“We were completely exposed, we had no idea what to do. “Hundreds of us died,” said the second soldier, who asked not to be named. “Two weeks of training doesn’t qualify for that,” he said, referring to the limited military training recruits they received before they were dispatched. to Ukraine.
Russian investigative executor Verstka, who first mentioned In Saturday’s incident, he cited the account of a third soldier, Nikolai Voronin, who similarly described coming under Ukrainian fire in the early hours of November 2.
“There were a lot of dead people, they were lying everywhere … their arms and legs were torn,” Voronin told Verstka. “The shovels we used to dig our trenches are now being used to take out the dead.”
The bombing led to anguish in Voronezh, where a group of conscripts’ wives recorded an angry video message on Saturday addressing the local governor.
“On the first day they put the conscripts on the front line. “The command left the battlefield and ran away,” said Inna Voronina, the wife of a conscript soldier whose fate was unknown, in the video.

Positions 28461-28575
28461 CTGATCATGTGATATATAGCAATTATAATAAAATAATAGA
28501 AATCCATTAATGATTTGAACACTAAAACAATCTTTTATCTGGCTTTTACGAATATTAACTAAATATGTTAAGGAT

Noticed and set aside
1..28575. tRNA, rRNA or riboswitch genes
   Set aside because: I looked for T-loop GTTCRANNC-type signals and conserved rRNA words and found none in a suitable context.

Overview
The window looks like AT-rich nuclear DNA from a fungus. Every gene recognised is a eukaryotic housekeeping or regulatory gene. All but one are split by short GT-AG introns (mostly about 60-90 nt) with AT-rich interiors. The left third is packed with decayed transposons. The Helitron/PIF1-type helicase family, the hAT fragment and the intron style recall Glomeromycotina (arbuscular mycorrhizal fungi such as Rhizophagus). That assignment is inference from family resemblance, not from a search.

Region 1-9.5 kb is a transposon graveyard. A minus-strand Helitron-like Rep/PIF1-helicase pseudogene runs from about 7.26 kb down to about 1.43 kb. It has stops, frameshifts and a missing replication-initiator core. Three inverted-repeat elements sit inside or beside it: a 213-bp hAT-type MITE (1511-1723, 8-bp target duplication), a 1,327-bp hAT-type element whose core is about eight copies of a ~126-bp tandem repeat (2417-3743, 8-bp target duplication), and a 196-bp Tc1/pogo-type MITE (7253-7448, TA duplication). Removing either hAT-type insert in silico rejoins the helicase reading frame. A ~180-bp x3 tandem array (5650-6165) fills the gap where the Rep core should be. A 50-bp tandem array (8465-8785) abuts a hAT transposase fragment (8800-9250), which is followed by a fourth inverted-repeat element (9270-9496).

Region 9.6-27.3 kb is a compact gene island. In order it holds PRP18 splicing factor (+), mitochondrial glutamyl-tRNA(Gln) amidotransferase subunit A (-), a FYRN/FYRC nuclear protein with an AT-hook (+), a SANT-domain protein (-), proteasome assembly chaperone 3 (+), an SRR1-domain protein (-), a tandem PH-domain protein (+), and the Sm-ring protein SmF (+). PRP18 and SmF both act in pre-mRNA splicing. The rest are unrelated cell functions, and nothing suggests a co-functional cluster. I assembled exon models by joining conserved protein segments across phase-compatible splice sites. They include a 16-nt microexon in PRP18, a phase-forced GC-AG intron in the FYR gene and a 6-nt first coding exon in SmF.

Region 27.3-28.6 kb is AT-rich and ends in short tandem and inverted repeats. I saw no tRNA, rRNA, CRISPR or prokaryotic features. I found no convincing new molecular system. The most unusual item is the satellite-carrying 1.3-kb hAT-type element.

Another soldier’s mother can be heard saying, “They tell us over the phone that our sons are alive and well and doing their military duty. How the hell are they alive and well when they were all killed there?”
Putin boasted last Friday that Russia had mobilized 318,000 people in its armed forces, citing a large number of “volunteers.” He went on to invoke the popular Russian saying “we do not leave behind”, claiming that the phrase “are not empty words.”
But the chaotic mobilization campaign, and the ensuing losses since, drew criticism among even the war’s most ardent supporters.
In a scathing statement on cableAnastasia Kashivarova, a pro-war journalist, condemned the Russian leaders on the ground who she said were mobilizing untrained men.
groups [mobilised men] Without contact, without the necessary weapons, without medicines, without artillery support. Zinc coffins are already coming. She told us there would be training, and they wouldn’t be sent to the front line in a week. Did you lie again? “
In a video clip, allegedly filmed at a training center in Kazan, the capital of Russia’s Tatarstan region, dozens of recently mobilized men are seen scolding the military leadership over the lack of wages, water and food. An officer identified as Major General Kirill Kulakov was seen retreating as a large crowd of angry conscripts shouted insults at him.